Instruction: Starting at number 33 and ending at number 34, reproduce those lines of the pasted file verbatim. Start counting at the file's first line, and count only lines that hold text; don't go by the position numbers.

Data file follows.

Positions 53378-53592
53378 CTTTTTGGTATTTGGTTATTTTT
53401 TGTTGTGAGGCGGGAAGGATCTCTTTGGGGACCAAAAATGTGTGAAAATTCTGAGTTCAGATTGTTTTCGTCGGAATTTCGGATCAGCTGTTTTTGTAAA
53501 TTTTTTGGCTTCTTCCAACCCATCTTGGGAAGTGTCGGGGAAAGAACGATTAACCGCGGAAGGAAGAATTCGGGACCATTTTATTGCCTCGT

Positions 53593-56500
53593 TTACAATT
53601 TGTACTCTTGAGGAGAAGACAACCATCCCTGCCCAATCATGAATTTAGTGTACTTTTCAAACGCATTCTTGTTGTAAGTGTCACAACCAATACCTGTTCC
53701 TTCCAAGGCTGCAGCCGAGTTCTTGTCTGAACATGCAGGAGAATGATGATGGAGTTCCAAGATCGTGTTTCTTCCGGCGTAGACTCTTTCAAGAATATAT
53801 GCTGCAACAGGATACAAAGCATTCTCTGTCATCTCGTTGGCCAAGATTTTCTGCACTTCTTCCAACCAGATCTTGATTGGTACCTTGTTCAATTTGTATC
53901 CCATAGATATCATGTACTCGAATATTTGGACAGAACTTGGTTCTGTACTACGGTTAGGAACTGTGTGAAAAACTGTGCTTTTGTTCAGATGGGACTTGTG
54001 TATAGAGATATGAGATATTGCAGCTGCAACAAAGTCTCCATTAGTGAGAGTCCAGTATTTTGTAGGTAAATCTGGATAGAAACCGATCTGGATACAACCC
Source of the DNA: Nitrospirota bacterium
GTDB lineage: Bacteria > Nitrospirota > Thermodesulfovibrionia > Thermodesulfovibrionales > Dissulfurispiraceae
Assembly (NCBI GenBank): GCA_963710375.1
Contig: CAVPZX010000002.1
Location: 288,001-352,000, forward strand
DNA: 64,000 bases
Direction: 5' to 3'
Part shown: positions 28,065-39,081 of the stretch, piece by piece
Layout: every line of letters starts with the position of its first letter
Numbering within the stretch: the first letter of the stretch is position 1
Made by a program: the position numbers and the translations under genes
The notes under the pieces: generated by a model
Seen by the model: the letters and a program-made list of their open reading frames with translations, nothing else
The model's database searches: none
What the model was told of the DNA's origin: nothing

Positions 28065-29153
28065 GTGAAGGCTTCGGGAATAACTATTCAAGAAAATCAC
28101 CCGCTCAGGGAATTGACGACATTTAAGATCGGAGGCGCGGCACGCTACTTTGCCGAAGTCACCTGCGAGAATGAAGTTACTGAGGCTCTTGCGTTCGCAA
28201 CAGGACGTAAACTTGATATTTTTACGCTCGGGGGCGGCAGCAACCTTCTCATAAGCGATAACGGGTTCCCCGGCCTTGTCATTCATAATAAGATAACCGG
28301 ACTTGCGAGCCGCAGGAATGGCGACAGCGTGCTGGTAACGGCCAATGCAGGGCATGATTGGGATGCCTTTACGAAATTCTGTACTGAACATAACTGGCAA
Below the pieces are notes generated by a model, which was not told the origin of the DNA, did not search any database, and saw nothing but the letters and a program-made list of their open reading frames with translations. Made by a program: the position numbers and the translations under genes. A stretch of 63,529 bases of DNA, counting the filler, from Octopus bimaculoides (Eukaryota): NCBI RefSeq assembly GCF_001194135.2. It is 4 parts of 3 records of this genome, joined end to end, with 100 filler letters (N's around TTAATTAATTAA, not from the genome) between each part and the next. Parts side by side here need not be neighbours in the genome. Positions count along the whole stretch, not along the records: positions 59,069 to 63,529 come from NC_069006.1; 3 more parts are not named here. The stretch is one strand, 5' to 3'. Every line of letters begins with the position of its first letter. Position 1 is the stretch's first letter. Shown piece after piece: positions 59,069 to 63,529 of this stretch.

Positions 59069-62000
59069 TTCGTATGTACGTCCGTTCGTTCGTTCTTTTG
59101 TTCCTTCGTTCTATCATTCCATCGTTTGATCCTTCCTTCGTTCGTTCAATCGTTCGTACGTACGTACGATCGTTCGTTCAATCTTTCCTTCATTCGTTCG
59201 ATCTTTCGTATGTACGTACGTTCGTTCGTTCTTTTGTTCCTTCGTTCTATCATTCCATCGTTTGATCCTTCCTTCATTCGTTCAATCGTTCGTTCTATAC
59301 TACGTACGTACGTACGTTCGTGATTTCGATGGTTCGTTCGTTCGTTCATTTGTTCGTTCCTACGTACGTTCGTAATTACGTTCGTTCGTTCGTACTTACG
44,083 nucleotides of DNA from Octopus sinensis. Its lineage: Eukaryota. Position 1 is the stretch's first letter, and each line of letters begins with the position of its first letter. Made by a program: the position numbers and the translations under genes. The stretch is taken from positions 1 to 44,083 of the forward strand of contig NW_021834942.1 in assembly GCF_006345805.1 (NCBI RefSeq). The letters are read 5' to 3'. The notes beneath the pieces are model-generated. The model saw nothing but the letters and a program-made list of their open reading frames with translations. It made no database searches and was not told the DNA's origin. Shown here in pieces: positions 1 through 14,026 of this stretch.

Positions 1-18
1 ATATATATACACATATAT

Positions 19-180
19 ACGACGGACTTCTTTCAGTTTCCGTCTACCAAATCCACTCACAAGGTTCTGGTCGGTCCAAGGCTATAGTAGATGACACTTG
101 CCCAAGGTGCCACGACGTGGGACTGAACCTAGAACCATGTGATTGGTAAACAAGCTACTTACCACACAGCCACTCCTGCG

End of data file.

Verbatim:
Positions 59069-62000
59069 TTCGTATGTACGTCCGTTCGTTCGTTCTTTTG